• Professionals thought of MK2’s construction and structure as rather impressive overall, albeit nothing too unusual. Although its metal shell and chassis aren’t nearly as well-made as the PLX-1000’s, they are proven reliable, nevertheless.
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Pioneer PLX 1000

On the other hand, the Pioneer DJ PLX 1000 holds a reputation as one of the top choices within the DJ industry. Its sturdy construction, crafted from die-cast zinc minimizes vibrations and produces punchy basslines. Featuring a starting torque of up to 4.5 kg/cm and a pitch adjustment range of +/ 50%, the PLX serves as an upgrade for turntablists.


  • It is slightly heavier than the SL-1200. With its standard 13 kg weight, it’s noticeably hefty than the former’s 11.5 kg weight. If you’re into lighter DJ turntables, you may opt out of what the PLX has to offer.
  • One of its biggest drawbacks is its premium price. For example, the Technics SL-1200’s ver. MK2 may be obtained for a reasonable price despite its pre-owned state which is around $1,000. Whereas, a brand-new PLX-1000 would be bought for a much higher cost, which will set you back for roughly $1,400. Do note that some individuals would consider paying an extra $400 for a high-quality tool. However, for some (particularly those who are only starting in the business), the idea of spending that much money in an instant can be quite nerve-racking.


  • The PLX-1000 boasts in terms of platter speeds. Although it has the same 33 and 45 RPM as the Technics SL-1200 MK2, its start time is only 0.3 seconds, making it significantly quicker than SL-1200’s 0.7 seconds. To the same extent, the torque here is 4.5kgf, which is substantially more than the MK2’s 1.5kgf. Because of this, it can conduct a wide range of pitch fader changes, which in turn allows for tighter pitch bends and less delay between its maximum speed and immediately after a scratch.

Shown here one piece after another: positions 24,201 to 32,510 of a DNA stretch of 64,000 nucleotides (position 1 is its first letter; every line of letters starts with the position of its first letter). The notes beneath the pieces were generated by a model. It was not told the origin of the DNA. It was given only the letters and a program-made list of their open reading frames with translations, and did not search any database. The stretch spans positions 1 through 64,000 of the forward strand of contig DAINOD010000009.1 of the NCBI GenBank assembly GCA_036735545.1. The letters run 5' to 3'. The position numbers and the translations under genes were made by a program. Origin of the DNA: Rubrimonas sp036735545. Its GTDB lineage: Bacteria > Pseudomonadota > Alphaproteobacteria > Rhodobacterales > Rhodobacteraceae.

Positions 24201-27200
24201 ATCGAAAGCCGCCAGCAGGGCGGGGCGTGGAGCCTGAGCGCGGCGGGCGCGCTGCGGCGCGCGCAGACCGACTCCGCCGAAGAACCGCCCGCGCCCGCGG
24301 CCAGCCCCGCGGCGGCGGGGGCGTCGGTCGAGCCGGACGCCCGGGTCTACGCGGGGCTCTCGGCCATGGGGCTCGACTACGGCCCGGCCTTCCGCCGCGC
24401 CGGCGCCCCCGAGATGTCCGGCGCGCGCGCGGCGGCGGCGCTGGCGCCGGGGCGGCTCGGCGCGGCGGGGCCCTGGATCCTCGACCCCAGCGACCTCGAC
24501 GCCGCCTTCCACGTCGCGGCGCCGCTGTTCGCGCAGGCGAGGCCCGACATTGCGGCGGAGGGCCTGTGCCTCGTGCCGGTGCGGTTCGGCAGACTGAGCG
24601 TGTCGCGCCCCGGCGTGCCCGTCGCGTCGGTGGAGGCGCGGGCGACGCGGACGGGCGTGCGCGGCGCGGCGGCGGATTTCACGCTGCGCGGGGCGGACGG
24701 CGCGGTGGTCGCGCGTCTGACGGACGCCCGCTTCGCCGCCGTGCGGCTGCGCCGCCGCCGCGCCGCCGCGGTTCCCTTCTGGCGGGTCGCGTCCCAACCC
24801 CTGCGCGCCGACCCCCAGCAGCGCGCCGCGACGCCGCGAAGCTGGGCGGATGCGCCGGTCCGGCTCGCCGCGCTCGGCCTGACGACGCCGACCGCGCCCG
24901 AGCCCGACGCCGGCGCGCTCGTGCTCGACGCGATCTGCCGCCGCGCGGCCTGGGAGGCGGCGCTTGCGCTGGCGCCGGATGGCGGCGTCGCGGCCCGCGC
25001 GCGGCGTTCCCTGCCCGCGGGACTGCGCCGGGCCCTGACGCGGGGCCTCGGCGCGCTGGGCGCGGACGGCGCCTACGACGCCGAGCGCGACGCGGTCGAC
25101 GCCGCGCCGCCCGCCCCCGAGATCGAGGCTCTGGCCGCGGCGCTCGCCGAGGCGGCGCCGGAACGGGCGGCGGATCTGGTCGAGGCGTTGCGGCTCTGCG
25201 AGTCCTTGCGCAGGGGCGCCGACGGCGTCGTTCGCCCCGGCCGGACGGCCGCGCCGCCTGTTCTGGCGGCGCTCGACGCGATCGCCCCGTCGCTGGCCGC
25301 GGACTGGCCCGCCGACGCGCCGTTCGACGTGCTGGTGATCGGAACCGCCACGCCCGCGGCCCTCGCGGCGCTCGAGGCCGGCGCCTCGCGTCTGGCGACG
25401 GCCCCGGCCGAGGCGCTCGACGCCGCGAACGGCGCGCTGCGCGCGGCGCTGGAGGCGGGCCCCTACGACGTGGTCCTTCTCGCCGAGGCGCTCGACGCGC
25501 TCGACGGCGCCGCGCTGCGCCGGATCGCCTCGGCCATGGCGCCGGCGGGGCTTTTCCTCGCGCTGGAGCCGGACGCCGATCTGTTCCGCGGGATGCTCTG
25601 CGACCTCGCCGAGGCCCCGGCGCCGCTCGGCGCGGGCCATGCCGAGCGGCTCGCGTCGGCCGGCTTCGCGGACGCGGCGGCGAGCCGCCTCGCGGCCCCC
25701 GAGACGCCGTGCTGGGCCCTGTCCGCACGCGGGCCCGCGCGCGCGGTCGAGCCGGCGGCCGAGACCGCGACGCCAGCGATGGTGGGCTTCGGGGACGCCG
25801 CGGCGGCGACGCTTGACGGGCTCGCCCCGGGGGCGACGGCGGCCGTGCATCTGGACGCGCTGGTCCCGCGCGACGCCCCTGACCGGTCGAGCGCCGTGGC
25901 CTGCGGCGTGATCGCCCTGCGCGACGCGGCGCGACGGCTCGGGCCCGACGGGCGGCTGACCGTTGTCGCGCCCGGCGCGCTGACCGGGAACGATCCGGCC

• The PLX 1000, similar, to Technics SL 12000 MK2 has an all-metal chassis. What sets the PLX 1000 apart from its competitors is its construction. Although this extra weight doesn’t affect the portability of the turntable it does offer protection against bumps or vibrations.
  • Additionally, a small advantage of the PLX 1000, over the MK2 is that it doesn’t require power cables or professional repairs. The PLX 1000 comes with power connectors allowing you to use any RCA cable or three-pronged adapter. Simply getting a cable and trying it out is all you need to do to solve any of the underlying issues.
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In general, both the Technics SL 1200 MK2 and the Pioneer DJ PLX 1000 are widely promoted as top-notch DJ turntables that can hold their own in today’s market. Ultimately, the decision of which one to purchase for your setup is still up to you as a buyer. With this, we hope that this article had assisted you in making an informed decision before leaping into your next-level purchase.